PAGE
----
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Front Biosci. 1998 Jun 3;3:d517-24.

Human mutations affecting branched chain alpha-ketoacid dehydrogenase.

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  • 1Emory University School of Medicine, Department of Genetics, 1462 Clifton Road NE, Atlanta, GA 30322, USA.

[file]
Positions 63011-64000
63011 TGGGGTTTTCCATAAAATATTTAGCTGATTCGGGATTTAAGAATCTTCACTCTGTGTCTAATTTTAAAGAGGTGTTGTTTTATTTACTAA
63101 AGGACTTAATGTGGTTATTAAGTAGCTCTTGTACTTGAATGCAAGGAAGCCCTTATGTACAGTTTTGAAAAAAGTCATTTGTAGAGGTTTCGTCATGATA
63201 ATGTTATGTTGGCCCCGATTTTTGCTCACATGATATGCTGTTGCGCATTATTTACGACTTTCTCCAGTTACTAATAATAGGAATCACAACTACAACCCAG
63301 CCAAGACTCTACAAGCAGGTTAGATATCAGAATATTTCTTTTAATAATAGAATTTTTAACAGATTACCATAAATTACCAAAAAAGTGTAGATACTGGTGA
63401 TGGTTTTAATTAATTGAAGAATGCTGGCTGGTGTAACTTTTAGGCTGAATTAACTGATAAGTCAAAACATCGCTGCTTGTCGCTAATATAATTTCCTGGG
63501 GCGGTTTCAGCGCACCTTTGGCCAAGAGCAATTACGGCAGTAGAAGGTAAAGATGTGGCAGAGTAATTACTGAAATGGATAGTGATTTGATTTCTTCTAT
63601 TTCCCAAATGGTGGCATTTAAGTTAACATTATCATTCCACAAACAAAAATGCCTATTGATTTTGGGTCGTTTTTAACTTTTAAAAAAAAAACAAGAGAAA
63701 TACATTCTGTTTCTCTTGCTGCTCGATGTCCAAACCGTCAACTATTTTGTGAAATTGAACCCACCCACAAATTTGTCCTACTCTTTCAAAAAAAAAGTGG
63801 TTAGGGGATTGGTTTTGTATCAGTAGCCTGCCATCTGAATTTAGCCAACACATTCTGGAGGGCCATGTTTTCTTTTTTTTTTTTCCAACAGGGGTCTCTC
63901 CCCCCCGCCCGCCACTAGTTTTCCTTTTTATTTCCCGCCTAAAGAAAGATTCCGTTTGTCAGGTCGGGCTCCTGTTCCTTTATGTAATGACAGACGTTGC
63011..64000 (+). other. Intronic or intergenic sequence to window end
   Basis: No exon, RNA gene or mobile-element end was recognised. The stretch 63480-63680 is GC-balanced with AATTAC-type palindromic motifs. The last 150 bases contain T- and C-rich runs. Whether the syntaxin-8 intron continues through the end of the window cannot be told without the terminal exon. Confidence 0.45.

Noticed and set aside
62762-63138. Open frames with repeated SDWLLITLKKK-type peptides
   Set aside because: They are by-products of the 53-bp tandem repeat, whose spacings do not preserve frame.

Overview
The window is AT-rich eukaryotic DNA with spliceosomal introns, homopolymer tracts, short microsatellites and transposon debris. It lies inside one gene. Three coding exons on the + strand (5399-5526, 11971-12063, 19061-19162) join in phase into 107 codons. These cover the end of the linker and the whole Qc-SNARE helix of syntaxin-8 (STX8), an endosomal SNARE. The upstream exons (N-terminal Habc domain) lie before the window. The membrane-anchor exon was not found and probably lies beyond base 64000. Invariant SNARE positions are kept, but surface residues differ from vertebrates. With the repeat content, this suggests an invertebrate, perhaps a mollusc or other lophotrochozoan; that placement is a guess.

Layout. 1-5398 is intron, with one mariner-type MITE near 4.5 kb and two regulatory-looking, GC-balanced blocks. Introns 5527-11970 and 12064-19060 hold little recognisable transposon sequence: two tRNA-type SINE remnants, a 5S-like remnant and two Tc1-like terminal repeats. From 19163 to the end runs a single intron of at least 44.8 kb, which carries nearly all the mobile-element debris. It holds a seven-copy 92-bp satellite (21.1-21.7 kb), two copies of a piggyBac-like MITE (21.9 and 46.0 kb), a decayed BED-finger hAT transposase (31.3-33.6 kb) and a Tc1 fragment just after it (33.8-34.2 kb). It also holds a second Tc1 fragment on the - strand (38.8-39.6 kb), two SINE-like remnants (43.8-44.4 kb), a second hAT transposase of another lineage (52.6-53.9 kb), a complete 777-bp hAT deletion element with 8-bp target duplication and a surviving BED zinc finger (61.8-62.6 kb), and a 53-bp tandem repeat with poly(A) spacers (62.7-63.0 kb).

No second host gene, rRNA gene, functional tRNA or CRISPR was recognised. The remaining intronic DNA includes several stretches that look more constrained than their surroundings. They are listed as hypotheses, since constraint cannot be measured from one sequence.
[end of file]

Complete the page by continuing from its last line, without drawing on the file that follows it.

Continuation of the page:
Maple syrup urine disease results from defective function of the branched chain alpha-ketoacid dehydrogenase complex [BCKD] within the matrix of the mitochondria. This disorder in humans is inherited as an autosomal recessive trait with an incidence of 1 in 150,000 live-births in the general population and 1/176 for the Mennonite population. Over 50 different causal mutations are known to exist scattered among the three genes unique to the catalytic function of the enzyme complex. The defect was first described in 1954 and much has been learned about the genes and proteins involved in this rare human disorder. The enzyme is present in all mammalian cells that contain mitochondria, and the activity of BCKD is regulated by phosphorylation through a complex-specific kinase. Expression of the kinase is regulated by metabolic and hormonal components. Naturally occurring mutations are used to define the molecular mechanisms of transcription, translation, protein import into mitochondria and the assembly of the component proteins into a functional complex. The long-term pathophysiology of BCKD dysfunction remains to be explained. What began as a focused interest in BCKD due to the associated disease, has broadened into a quest to understand the role of BCKD in regulation of leucine levels and in turn controlling protein metabolism and hormone release.

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